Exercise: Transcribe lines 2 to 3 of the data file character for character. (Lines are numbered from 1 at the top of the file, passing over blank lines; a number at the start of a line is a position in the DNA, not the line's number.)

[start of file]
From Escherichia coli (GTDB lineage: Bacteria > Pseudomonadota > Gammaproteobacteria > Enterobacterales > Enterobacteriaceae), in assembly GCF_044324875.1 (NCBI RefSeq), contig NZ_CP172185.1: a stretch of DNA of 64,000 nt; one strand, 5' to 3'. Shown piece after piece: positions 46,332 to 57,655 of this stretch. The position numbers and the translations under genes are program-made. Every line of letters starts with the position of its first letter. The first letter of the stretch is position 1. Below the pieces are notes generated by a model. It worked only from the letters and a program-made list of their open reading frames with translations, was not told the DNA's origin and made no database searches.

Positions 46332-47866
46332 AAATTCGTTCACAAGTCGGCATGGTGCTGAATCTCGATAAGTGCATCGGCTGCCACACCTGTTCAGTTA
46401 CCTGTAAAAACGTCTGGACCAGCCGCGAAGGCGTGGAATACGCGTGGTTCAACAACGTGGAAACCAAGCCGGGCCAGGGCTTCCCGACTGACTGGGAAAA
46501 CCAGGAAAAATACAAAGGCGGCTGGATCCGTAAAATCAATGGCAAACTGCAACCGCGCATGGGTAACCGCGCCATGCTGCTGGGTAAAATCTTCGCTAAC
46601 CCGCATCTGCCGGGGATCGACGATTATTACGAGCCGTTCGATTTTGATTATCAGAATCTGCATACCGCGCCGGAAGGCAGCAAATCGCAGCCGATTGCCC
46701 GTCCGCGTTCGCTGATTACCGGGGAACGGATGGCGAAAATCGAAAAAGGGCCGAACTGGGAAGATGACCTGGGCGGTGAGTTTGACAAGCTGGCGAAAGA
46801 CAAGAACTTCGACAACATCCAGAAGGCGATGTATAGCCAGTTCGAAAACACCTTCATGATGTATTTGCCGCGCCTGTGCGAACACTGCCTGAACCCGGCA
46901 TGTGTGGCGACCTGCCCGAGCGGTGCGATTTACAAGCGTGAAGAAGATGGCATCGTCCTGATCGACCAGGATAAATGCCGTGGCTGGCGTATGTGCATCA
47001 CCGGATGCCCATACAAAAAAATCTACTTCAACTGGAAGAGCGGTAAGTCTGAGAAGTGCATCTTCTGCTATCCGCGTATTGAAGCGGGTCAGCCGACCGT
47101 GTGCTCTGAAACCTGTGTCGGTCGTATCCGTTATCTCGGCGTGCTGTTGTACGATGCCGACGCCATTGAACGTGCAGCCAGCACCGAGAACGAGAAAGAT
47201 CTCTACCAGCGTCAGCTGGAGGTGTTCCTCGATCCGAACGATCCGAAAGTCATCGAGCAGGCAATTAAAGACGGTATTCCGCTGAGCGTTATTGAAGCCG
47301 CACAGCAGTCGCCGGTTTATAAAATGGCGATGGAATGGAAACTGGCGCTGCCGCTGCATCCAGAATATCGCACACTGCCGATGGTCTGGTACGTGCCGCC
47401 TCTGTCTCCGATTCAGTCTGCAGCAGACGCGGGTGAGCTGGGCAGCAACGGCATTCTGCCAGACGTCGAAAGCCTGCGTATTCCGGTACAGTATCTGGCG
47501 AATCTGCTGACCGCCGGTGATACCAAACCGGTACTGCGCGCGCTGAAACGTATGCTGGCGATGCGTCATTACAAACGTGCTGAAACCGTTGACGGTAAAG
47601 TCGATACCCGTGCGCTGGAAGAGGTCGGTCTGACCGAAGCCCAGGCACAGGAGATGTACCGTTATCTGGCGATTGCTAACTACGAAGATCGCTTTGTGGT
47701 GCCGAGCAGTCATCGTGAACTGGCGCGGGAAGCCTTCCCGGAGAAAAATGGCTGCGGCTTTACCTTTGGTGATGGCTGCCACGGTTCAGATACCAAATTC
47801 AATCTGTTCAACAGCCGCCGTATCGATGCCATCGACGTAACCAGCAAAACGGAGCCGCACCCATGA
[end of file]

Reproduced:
Positions 46332-47866
46332 AAATTCGTTCACAAGTCGGCATGGTGCTGAATCTCGATAAGTGCATCGGCTGCCACACCTGTTCAGTTA